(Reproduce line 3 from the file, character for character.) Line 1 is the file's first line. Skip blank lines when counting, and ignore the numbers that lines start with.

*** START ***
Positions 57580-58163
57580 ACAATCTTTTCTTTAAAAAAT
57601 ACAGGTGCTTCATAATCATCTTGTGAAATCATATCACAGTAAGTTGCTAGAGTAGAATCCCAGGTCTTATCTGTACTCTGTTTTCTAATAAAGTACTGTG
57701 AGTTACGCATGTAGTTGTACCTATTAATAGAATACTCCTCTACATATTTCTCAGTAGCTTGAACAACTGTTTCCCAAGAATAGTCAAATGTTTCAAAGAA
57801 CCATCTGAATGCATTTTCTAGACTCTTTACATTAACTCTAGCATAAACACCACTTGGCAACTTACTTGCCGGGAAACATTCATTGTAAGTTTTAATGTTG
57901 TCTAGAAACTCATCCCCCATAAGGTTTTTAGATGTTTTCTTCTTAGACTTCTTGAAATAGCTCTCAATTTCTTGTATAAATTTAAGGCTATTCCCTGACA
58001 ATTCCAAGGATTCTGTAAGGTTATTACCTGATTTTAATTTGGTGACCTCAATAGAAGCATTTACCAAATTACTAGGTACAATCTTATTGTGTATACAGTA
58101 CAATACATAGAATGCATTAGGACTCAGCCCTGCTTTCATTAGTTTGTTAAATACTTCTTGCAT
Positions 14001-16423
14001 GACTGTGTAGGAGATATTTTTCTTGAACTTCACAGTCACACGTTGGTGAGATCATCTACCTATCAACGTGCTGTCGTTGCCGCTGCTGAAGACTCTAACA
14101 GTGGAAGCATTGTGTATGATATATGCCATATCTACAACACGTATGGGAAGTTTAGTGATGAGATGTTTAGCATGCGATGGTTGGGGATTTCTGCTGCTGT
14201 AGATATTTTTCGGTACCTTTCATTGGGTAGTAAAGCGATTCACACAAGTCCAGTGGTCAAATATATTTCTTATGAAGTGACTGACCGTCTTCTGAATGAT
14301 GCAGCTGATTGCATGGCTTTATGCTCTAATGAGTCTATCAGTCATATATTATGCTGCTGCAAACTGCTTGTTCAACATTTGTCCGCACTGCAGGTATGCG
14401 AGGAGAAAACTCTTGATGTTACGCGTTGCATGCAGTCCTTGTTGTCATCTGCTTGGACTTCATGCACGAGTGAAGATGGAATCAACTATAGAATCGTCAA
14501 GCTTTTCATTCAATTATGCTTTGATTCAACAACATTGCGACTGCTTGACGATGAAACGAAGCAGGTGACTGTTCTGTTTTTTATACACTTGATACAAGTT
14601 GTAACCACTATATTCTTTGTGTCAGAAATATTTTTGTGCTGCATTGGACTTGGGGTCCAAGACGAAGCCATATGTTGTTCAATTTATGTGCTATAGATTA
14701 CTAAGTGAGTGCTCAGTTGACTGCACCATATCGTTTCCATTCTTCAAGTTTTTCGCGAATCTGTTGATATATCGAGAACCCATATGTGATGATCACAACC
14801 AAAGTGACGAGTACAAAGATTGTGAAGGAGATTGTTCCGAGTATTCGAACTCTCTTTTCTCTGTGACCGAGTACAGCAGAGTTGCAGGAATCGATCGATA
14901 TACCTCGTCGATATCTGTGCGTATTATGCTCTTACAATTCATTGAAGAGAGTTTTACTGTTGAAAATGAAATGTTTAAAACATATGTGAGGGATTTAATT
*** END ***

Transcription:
57601 ACAGGTGCTTCATAATCATCTTGTGAAATCATATCACAGTAAGTTGCTAGAGTAGAATCCCAGGTCTTATCTGTACTCTGTTTTCTAATAAAGTACTGTG